But inputs comes in angles, for instance I get mouse position to rotate player camera up down, left right, as an increment/decrement in latitude/ longitude angles.

so how could I apply the z rotation matrix without using z rot angles if that's whta you mean?

Replying to mmozeiko (#29751)

Input does not come in angles. What comes from mouse is relative change - rotate by 10 degrees (or whatever) left/right/up/down. You need to only incrementally apply transformation to your existing transform.

So instead of calculating matrix/quaternion from all your three angles, you just multiply existing matrix/quaternion with relative rotation.

NewMatrix = OldMatrix * RotateZ(deltaX) * RotateX(deltaY);

(order may be different, depends on your conventions)

Just make sure the transformation order applies those rotations in local coordinate space, not global. That way you'll never get into gimbal lock.

Edited by Mārtiņš Možeiko
on

Replying to da447m (#29752)

Hm that's interesting, I'll try to make it work. Thanks.

Just a quickie, the initial transformation matrix, if I'm looking at negative z and I'm sitting at 0,0,0, what is its form?

With Euler angles, now I simplified everything to these functions below. Notice that I made it everything so that I negate the sign of all pos and rot in camera, so now it is more clear what is going on.

How would this look like with the rotation matrix approach?

void fill_matrices( mat4& T, mat4& Rx, mat4& Ry, mat4& Rz, const Entity& e ) { const float& px = e.px, py = e.py, pz = e.pz; T = { 1, 0, 0, 0, 0, 1, 0, 0, 0, 0, 1, 0, px, py, pz, 1 }; float sx = sine(e.rot_X); float cx = cosine(e.rot_X); float sy = sine(e.rot_Y); float cy = cosine(e.rot_Y); float sz = sine(e.rot_Z); float cz = cosine(e.rot_Z); Rx = { 1, 0, 0, 0, 0, cx, -sx, 0, 0, sx, cx, 0, 0, 0, 0, 1 }; Ry = { cy, 0, sy, 0, 0, 1, 0, 0, -sy, 0, cy, 0, 0, 0, 0, 1 }; Rz = { cz, -sz, 0, 0, sz, cz, 0, 0, 0, 0, 1, 0, 0, 0, 0, 1 }; } mat4 transform_view(const Entity& e) { mat4 T, Rx, Ry, Rz; /// pay attention to negated Entity fill_matrices(T, Rx, Ry, Rz, -e); return Rx * Ry * Rz * T; } mat4 transform_model(const Entity& e) { mat4 T, Rx, Ry, Rz; fill_matrices(T, Rx, Ry, Rz, e); return T * Rz * Ry * Rx; }

ps: notice the order of matrix mul in trasnform_model(), not only T comes first left to right, but also Rz swaps with Rx, which makes rotations in the z axis experience gimbal lock, and y and x works pretty well (if reversed, then rotations in x would gimbal lock, etc)

I'm trying to make sense of this. The first problem is that, from the link that @simon gave, I don't understand how to fill up the orientation vectors to begin with.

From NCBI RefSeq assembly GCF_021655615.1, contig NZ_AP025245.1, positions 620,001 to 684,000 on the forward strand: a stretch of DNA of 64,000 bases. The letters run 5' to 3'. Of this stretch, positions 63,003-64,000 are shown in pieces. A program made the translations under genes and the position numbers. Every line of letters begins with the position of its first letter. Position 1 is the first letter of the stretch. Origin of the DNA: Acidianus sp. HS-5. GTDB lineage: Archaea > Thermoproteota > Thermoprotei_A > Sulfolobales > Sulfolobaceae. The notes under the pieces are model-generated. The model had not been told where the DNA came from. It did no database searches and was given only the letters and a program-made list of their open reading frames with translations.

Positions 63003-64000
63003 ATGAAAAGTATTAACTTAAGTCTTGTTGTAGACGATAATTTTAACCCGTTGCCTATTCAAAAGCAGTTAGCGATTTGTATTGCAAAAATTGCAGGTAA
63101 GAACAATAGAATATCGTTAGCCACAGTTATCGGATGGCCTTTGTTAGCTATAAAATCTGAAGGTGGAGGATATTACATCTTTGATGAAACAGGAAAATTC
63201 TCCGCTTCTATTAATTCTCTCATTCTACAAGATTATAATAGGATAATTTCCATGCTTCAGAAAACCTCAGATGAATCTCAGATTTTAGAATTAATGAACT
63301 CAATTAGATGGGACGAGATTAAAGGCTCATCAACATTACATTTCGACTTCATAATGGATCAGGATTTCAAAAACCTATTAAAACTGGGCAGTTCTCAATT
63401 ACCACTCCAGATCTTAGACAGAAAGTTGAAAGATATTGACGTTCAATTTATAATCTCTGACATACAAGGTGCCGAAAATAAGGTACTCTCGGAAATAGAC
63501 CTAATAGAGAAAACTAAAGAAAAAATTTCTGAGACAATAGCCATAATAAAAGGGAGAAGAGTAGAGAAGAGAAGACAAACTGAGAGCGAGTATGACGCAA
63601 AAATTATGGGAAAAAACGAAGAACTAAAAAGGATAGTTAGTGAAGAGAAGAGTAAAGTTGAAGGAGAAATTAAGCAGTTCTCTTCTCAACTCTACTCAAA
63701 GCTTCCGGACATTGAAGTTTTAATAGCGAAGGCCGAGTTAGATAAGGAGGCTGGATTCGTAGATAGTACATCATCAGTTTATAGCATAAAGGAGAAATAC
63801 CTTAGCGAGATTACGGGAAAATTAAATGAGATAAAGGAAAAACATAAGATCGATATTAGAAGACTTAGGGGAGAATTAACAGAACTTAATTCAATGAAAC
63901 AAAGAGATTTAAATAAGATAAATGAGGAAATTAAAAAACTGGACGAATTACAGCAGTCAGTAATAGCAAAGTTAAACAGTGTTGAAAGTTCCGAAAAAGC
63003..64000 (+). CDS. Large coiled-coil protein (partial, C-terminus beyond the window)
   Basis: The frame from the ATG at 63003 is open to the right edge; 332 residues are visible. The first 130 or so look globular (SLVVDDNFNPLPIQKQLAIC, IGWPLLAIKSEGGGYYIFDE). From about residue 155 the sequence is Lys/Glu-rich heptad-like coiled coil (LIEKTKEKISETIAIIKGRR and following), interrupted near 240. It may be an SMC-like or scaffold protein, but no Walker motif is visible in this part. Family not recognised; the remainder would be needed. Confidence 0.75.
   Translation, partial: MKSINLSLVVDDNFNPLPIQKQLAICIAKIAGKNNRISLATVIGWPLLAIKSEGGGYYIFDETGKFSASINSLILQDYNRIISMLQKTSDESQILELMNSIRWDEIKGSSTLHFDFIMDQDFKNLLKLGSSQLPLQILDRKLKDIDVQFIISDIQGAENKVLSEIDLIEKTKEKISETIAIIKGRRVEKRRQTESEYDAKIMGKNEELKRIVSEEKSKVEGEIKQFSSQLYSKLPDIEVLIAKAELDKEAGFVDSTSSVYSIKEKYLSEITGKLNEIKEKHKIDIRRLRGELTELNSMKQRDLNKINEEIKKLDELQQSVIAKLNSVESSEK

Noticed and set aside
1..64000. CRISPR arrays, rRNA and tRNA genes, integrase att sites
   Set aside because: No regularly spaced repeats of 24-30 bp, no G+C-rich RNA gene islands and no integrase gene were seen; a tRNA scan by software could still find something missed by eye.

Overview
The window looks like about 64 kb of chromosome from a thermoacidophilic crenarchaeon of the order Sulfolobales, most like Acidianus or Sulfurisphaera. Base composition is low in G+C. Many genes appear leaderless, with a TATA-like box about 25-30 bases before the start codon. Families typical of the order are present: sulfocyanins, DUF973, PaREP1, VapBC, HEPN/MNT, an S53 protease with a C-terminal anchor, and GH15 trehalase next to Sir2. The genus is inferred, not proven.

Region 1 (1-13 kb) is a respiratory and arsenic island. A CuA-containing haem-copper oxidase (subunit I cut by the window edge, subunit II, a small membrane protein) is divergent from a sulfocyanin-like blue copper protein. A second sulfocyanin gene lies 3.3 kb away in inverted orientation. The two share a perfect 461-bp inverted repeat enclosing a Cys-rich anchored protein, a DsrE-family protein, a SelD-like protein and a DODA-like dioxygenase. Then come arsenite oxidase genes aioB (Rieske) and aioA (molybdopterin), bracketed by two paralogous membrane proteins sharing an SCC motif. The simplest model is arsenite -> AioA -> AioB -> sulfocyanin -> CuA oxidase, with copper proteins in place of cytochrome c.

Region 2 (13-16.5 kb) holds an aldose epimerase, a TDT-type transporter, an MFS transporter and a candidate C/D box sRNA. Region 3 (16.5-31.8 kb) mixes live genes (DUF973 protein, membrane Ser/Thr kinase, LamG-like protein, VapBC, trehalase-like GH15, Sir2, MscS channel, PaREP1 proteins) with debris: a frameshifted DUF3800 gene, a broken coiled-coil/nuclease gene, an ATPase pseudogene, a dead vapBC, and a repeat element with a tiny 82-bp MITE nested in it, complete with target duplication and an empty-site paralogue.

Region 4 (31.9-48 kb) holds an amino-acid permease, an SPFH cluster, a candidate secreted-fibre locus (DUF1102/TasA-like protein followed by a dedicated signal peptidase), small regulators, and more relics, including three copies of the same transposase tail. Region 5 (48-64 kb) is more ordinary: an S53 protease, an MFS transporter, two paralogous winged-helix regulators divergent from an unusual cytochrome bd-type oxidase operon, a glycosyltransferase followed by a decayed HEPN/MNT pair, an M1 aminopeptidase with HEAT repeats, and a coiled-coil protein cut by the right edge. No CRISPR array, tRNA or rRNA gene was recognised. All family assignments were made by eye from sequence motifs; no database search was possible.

Sure they are the orientation of the local axis system in regards to global/world space, but you would need to rotate all 3 local axis in respect to that space to being with, so it seems that I'm back to the same problem as above. (actually you would not need to rotate all of them, true, but ...)

I need to find spherical coordinates but using the angles in terms of the angle rotations [for the local space].

I'm not sure of any of this at all, it seems the problem is way harder than I thought (even fixing conventions like always rot x, then y then z seems eluding)

Replying to mmozeiko (#29753)

I've found in Anton's early example some snippets and now just made a first quaternions rotation pipe.

It did fix the gimbal lock problem, but it introduced another weird problem I've spent 2 days trying to fix to no avail.

The composed rotations tend to drift away, that is, even if you return to the origin of rotations, your screen will be now bent and you gotta do the opposite pattern of rotations to revert the drift.

This is not present when I just pass the full angles to normal rotation matrices.

As a matter of fact, because of the quaternion drift problem, I tried to use full angles instead of incremental, but this introduces yet ANOTHER problem, some angle of rotation makes the screen shake non stop.

Geez, this thing is truly quite hard to work with.

Here's my quaternion pipe

mat4 q_rotation_mat(versor& q_ROT, vec3& X_axis, vec3& Y_axis, vec3& Z_axis, float dRot_X, float dRot_Y, float dRot_Z) { versor q_rotx = versor(-dRot_X, X_axis.v[0], X_axis.v[1], X_axis.v[2]); versor q_roty = versor(-dRot_Y, Y_axis.v[0], Y_axis.v[1], Y_axis.v[2]); versor q_rotz = versor(-dRot_Z, Z_axis.v[0], Z_axis.v[1], Z_axis.v[2]); q_ROT = q_rotx * q_ROT; q_ROT = q_roty * q_ROT; q_ROT = q_rotz * q_ROT; X_axis = update_axis(q_ROT, { 1, 0, 0 } ); Y_axis = update_axis(q_ROT, { 0, 1, 0 } ); Z_axis = update_axis(q_ROT, { 0, 0,-1 } ); mat4 ROT_mat = quat_to_mat4( q_ROT ); return ROT_mat; } mat4 q_transform_view(Camera& cam) { auto R = q_rotation_mat(cam); //cam.q_ROT = q_normalize(cam.q_ROT); vec3 cam_pos = vec3(cam.entity.pos); cam_pos = cam_pos + cam.orientation.X_axis * cam.move_X; cam_pos = cam_pos + cam.orientation.Y_axis * cam.move_Y; cam_pos = cam_pos + cam.orientation.Z_axis * -cam.move_Z; cam.entity.px = cam_pos.x; cam.entity.py = cam_pos.y; cam.entity.pz = cam_pos.z; cam.reset(); const float& px = cam.entity.px, py = cam.entity.py, pz = cam.entity.pz; mat4 T = { 1, 0, 0, 0, 0, 1, 0, 0, 0, 0, 1, 0, px, py, pz, 1 }; return inverse( R ) * inverse( T ); } vec3 update_axis(versor q, vec3 v) { float w = q.deg; float x = q.i; float y = q.j; float z = q.k; auto a = 1 - 2 * y * y - 2 * z * z; auto b = 2 * x * y + 2 * w * z; auto c = 2 * x * z - 2 * w * y; auto d = 2 * x * y - 2 * w * z; auto e = 1 - 2 * x * x - 2 * z * z; auto f = 2 * y * z + 2 * w * x; auto g = 2 * x * z + 2 * w * y; auto h = 2 * y * z - 2 * w * x; auto i = 1 - 2 * x * x - 2 * y * y; vec3 ret; ret.x = a * v.x + d * v.y + g * v.z; ret.y = b * v.x + e * v.y + h * v.z; ret.z = c * v.x + f * v.y + i * v.z; return ret; }